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‘Just for Us’ scribe Alex Edelman sees humor as the driving force behind his ability to tell a difficult story

The new play recently opened at Broadway’s Hudson Theatre.

Alex Edelman on opening night of “Just for Us” (Credit: Bruce Glikas/WireImage)

Comedian Alex Edelman made his Broadway debut on June 26 with the opening of his solo show “Just for Us.” The play, centered on anti-Semitism and Edelman’s Jewish heritage, focuses on the time he attended a meeting of white nationalists. Despite this dark subject matter, the show is wholeheartedly a comedy and comments on these topics using humor and laughter.

In the most recent episode of “The Broadway Show with Tamsen Fadal,” Fadal and her team interviewed Edelman and other star comedians on the show’s opening night. Edelman expressed great pride and gratitude about “Just for Us,” and received overwhelming support from the show’s crew as well as his fellow comedians.

“People seem to really like the jokes and the stories. The story is propulsive and it keeps people engaged and interested,” said Edelman.

Although “Just for Us” is a solo play, Edelman feels deep gratitude for members of the crew and the comedians who inspired him, without whom he would not have been able to create the show.

“That’s not only me; that’s lots of help that I’ve had from my director, Adam Brace, from producers and people like Mike Birbiglia. So many comedy legends have been very helpful in terms of putting the show together,” said Edelman.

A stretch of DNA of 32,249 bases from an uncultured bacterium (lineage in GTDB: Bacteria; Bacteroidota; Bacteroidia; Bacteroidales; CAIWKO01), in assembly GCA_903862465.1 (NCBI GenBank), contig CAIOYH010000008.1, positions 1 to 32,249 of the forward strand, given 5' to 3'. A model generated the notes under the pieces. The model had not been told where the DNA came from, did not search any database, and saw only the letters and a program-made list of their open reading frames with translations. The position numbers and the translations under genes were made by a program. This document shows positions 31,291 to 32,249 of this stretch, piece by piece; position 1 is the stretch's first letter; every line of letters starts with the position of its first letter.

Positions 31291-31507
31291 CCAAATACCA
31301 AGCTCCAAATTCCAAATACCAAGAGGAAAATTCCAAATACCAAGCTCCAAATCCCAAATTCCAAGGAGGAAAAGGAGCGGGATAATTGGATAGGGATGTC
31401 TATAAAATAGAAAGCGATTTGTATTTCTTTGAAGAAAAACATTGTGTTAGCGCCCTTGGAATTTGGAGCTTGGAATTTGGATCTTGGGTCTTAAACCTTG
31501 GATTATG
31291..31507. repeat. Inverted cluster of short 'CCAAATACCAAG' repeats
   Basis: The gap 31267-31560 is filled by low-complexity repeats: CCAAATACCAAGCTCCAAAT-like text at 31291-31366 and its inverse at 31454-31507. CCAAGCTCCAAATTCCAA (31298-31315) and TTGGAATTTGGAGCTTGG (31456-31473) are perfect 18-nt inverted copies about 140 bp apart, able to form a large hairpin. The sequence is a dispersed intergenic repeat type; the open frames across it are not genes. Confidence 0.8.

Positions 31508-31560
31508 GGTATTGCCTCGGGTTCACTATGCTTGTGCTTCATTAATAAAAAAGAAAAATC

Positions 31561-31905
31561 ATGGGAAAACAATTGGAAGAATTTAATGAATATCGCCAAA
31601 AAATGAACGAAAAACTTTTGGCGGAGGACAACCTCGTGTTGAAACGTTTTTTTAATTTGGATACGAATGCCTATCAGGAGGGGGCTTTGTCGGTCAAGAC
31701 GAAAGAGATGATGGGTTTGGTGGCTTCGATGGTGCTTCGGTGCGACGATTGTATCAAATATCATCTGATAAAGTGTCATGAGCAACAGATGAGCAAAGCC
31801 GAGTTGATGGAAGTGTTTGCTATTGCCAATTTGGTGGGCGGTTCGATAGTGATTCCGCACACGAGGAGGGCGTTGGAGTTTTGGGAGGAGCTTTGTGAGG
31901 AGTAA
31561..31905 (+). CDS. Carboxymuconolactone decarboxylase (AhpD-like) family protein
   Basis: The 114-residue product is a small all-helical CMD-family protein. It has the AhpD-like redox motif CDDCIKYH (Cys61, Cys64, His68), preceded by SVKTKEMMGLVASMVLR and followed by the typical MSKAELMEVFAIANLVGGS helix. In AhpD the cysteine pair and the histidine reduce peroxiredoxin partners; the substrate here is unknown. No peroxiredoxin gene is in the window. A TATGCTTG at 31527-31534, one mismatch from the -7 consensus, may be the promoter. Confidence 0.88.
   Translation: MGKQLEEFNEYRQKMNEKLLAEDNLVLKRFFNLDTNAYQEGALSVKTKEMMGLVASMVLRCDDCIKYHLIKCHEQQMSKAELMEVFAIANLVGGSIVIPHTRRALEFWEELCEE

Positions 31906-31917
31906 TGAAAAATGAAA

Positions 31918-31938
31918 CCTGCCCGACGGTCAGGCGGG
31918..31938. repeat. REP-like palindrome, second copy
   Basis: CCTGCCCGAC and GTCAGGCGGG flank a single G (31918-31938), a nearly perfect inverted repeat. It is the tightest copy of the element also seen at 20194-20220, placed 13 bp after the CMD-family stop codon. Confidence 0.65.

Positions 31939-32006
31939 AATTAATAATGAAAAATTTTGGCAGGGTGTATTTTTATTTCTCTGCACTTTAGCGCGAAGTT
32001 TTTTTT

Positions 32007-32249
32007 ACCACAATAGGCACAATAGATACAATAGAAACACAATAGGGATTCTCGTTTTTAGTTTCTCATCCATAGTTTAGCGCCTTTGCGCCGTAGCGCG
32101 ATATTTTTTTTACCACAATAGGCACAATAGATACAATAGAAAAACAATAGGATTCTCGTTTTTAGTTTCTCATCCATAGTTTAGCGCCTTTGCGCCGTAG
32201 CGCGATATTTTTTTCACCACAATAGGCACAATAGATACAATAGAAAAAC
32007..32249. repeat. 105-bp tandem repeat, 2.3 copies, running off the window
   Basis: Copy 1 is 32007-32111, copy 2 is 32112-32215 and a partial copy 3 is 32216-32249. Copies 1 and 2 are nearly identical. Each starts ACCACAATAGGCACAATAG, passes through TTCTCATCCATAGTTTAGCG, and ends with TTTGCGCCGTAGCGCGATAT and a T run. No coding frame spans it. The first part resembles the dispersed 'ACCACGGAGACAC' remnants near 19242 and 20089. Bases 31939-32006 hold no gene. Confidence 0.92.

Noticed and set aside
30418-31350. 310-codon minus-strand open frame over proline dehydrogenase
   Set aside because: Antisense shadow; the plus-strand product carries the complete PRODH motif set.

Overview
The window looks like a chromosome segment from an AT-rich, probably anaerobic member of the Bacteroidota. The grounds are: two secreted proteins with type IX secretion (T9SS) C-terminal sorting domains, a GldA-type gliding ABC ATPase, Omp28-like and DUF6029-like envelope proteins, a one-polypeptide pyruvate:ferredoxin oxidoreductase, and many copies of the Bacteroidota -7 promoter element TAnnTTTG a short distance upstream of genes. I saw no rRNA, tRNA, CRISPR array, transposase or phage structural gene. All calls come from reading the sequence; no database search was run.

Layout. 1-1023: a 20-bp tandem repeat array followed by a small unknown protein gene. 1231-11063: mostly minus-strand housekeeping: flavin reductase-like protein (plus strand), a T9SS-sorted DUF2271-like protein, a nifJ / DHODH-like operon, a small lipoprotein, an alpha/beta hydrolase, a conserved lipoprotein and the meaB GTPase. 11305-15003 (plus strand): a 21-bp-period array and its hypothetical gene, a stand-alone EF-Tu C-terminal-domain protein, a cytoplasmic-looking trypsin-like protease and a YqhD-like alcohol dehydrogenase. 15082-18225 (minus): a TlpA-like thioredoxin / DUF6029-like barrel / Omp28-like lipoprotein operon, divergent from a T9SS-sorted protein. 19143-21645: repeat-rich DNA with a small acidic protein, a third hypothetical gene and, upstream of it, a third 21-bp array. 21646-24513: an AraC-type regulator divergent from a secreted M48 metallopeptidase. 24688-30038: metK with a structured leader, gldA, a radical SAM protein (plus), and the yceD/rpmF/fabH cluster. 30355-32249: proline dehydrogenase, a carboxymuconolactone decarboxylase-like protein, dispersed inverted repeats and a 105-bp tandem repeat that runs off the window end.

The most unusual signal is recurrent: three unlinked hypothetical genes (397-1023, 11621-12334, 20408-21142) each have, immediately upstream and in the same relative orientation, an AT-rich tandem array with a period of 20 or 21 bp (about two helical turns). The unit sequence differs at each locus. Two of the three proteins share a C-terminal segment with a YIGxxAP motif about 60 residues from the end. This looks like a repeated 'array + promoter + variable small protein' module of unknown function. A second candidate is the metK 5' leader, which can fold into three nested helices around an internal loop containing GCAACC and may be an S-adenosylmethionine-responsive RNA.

On the red carpet, other comedians expressed positive sentiments about the show. Billy Eichner, the comedian known for his series “Billy on the Street,” shared his enjoyment for the show’s individuality. “We have a lot of big musicals, and those are great, but I like something intimate, unique, with a singular, original perspective,” said Eichner.

Comedian Atsuko Okatuska discussed the significance of comedy being used to tell difficult stories. “I’m so stoked whenever people count comedians as storytellers.… We’re multihyphenates, with depth and the ability to talk about things in a way that can be difficult, which is making it funny,” said Okatuska.

Furthermore, actor Busy Philipps shared the importance of storytelling from unique perspectives. “The more people that can be exposed to different stories from different people, the better off we all are.… His show is really fantastic, and I think it’s really important in this moment in time,” said Philipps.

Also in this episode of “The Broadway Show,” Fadal talks with “Grey House” star Tatiana Maslany, Charlie Cooper speaks with Kevin Cahoon of “Shucked,” and editor-in-chief Paul Wontorek talks with James T. Lane about his Off-Broadway solo show “Triple Threat.” Audiences also hear from Ben Platt, Noah Galvin and Molly Gordon about their new movie “Theater Camp,” as well as Joel Meyers from “Harry Potter and the Cursed Child.”